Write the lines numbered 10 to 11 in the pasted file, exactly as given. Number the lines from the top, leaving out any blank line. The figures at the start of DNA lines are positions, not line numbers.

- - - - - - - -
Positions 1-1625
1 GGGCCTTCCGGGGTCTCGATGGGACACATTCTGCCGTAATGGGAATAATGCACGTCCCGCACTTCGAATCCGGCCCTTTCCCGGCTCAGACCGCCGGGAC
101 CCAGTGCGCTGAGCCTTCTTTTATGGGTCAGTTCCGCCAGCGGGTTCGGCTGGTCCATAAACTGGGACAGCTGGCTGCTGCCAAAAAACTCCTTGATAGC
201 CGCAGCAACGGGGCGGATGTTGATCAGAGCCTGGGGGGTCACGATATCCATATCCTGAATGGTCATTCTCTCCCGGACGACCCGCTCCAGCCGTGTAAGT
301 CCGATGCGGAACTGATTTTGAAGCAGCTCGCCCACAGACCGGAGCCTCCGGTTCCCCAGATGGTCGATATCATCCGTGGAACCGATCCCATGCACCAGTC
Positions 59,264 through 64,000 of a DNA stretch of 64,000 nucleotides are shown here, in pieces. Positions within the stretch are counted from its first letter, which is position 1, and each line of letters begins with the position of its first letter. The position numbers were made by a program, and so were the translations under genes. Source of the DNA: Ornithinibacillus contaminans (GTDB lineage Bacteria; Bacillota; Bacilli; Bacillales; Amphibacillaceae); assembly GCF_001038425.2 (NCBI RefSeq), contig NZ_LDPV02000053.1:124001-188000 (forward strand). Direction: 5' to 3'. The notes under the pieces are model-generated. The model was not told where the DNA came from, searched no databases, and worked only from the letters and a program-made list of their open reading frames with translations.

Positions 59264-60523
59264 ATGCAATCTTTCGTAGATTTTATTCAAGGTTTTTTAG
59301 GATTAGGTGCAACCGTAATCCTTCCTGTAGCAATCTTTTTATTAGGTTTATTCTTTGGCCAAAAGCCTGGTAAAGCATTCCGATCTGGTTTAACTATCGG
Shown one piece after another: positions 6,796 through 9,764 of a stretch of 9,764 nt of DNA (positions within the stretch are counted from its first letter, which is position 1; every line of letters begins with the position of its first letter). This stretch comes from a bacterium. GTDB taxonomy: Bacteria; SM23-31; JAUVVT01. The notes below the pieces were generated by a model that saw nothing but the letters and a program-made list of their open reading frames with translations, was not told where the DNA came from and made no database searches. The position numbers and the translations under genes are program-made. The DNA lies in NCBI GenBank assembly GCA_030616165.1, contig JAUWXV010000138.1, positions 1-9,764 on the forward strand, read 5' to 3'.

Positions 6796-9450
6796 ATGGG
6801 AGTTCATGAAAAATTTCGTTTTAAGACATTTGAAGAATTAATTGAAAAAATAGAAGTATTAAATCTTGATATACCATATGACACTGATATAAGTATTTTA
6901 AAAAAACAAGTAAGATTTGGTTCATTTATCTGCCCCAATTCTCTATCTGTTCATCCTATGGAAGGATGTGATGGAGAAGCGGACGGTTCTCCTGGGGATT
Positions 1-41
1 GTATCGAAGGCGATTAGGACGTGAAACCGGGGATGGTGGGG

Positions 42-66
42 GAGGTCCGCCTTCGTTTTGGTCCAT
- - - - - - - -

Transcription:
Shown one piece after another: positions 6,796 through 9,764 of a stretch of 9,764 nt of DNA (positions within the stretch are counted from its first letter, which is position 1; every line of letters begins with the position of its first letter). This stretch comes from a bacterium. GTDB taxonomy: Bacteria; SM23-31; JAUVVT01. The notes below the pieces were generated by a model that saw nothing but the letters and a program-made list of their open reading frames with translations, was not told where the DNA came from and made no database searches. The position numbers and the translations under genes are program-made. The DNA lies in NCBI GenBank assembly GCA_030616165.1, contig JAUWXV010000138.1, positions 1-9,764 on the forward strand, read 5' to 3'.

Positions 6796-9450